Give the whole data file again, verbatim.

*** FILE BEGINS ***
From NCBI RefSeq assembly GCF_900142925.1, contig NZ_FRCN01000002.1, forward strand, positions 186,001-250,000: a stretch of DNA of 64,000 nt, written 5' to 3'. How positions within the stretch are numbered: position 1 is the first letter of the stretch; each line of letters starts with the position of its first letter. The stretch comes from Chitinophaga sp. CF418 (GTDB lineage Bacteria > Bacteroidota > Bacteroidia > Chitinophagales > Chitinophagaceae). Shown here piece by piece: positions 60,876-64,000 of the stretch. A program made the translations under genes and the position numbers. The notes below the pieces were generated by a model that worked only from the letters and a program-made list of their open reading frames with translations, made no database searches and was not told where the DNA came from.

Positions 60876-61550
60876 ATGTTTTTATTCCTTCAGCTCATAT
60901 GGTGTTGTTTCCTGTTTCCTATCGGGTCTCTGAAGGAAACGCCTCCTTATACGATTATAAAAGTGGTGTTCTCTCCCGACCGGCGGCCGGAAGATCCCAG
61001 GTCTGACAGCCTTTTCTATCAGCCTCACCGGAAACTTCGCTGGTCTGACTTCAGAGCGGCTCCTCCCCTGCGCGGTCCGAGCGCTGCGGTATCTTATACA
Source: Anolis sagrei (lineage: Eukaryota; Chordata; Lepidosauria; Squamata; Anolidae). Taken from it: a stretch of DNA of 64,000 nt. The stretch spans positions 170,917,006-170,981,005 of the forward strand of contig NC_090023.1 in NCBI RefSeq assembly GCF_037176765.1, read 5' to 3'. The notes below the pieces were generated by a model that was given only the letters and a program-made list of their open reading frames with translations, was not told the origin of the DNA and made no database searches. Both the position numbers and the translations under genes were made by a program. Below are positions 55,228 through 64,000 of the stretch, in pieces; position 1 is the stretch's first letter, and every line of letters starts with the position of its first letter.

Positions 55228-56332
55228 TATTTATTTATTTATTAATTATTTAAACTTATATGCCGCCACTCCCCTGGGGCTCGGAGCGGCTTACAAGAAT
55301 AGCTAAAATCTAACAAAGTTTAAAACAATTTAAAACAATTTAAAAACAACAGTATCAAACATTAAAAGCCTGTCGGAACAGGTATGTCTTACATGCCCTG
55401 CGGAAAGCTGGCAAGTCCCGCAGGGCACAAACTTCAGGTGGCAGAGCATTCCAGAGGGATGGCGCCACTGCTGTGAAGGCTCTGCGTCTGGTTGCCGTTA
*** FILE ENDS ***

From NCBI RefSeq assembly GCF_900142925.1, contig NZ_FRCN01000002.1, forward strand, positions 186,001-250,000: a stretch of DNA of 64,000 nt, written 5' to 3'. How positions within the stretch are numbered: position 1 is the first letter of the stretch; each line of letters starts with the position of its first letter. The stretch comes from Chitinophaga sp. CF418 (GTDB lineage Bacteria > Bacteroidota > Bacteroidia > Chitinophagales > Chitinophagaceae). Shown here piece by piece: positions 60,876-64,000 of the stretch. A program made the translations under genes and the position numbers. The notes below the pieces were generated by a model that worked only from the letters and a program-made list of their open reading frames with translations, made no database searches and was not told where the DNA came from.

Positions 60876-61550
60876 ATGTTTTTATTCCTTCAGCTCATAT
60901 GGTGTTGTTTCCTGTTTCCTATCGGGTCTCTGAAGGAAACGCCTCCTTATACGATTATAAAAGTGGTGTTCTCTCCCGACCGGCGGCCGGAAGATCCCAG
61001 GTCTGACAGCCTTTTCTATCAGCCTCACCGGAAACTTCGCTGGTCTGACTTCAGAGCGGCTCCTCCCCTGCGCGGTCCGAGCGCTGCGGTATCTTATACA
Source: Anolis sagrei (lineage: Eukaryota; Chordata; Lepidosauria; Squamata; Anolidae). Taken from it: a stretch of DNA of 64,000 nt. The stretch spans positions 170,917,006-170,981,005 of the forward strand of contig NC_090023.1 in NCBI RefSeq assembly GCF_037176765.1, read 5' to 3'. The notes below the pieces were generated by a model that was given only the letters and a program-made list of their open reading frames with translations, was not told the origin of the DNA and made no database searches. Both the position numbers and the translations under genes were made by a program. Below are positions 55,228 through 64,000 of the stretch, in pieces; position 1 is the stretch's first letter, and every line of letters starts with the position of its first letter.

Positions 55228-56332
55228 TATTTATTTATTTATTAATTATTTAAACTTATATGCCGCCACTCCCCTGGGGCTCGGAGCGGCTTACAAGAAT
55301 AGCTAAAATCTAACAAAGTTTAAAACAATTTAAAACAATTTAAAAACAACAGTATCAAACATTAAAAGCCTGTCGGAACAGGTATGTCTTACATGCCCTG
55401 CGGAAAGCTGGCAAGTCCCGCAGGGCACAAACTTCAGGTGGCAGAGCATTCCAGAGGGATGGCGCCACTGCTGTGAAGGCTCTGCGTCTGGTTGCCGTTA